Rhapsody (review v1.23) will run on with 1Meg of RAM and runs under RISC-OS. It's not copy protected (high marks to Clares) and can easily be installed on a hard disk. If you want to use it with MIDI instruments, you'll need a MIDI interface - Acorn's interface costs around £75.
A single score can hold 24 staves and up to five scores can be held in memory, which allows you to transfer parts from one score to another. The staves can be joined in piano or orchestral format and each stave supports two voices, which should suffice for virtually all popular music and most classical music.
Most options are accessed from a main menu which is called up in normal Archie fashion by clicking the middle (menu) mouse button over the score. One option is to Show Panels. These two Panels are the hub of the program's operation.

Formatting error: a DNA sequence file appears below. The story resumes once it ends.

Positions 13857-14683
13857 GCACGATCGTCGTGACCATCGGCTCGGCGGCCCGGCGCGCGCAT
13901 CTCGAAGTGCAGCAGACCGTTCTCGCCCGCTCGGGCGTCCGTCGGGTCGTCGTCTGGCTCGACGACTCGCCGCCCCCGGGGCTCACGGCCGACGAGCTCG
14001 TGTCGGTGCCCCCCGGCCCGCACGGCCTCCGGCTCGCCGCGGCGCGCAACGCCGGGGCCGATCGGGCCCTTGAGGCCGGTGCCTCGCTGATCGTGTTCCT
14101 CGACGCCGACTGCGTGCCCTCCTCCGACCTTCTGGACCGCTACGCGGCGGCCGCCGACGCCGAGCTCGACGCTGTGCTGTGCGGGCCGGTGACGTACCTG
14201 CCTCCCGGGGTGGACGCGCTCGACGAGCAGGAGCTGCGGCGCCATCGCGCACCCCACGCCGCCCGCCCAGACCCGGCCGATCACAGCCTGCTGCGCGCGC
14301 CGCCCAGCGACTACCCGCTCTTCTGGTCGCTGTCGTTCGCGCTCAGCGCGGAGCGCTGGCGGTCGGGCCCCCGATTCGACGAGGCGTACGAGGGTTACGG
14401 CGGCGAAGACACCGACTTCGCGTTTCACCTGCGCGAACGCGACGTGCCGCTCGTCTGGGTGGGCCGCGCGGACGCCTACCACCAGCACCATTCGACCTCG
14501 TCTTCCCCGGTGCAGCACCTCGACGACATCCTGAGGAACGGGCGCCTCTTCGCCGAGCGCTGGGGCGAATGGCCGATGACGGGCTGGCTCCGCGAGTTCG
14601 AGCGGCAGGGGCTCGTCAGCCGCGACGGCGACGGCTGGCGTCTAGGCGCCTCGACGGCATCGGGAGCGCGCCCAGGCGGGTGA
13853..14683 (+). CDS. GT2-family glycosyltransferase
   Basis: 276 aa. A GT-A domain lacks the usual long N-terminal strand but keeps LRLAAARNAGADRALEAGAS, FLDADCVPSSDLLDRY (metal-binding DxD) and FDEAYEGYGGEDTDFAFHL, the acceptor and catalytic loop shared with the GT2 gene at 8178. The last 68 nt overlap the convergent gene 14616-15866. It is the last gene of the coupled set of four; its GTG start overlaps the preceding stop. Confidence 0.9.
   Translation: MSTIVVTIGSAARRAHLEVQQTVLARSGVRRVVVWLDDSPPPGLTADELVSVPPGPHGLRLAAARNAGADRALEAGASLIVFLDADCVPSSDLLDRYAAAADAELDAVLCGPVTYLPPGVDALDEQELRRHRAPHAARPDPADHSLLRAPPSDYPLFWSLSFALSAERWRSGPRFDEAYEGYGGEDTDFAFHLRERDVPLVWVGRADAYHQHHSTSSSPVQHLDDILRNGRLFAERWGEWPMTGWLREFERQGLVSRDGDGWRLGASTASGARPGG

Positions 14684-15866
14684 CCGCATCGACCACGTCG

Panel 1 contains notes and symbols which are selected by clicking on icons to cycle through the symbols until the one you want appears. There are icons for notes, rests, accidentals, duration modifiers (dots, ties and triplets), bar lines, accents and ornaments (more about these in a mo) and text and miscellaneous functions.
Rhapsody I employed a rectangular cursor for placing notes and symbols on the stave. This moves under control of the mouse or the icons in Panel 2. Having positioned it, you enter a note by clicking on "left of", "right of" or "on cursor" icons in Panel 1. It's not quite as awkward as it sounds but it can be rather time-consuming. Note durations and symbols can be selected with function keys (a function key overlay is supplied). Rhapsody II also lets you drag notes onto the stave, which is far quicker. This is one of II's major updates which will be welcomed by Rhapsody I users. However, if all the symbols were on show for selection with one mouse click, it would be faster still.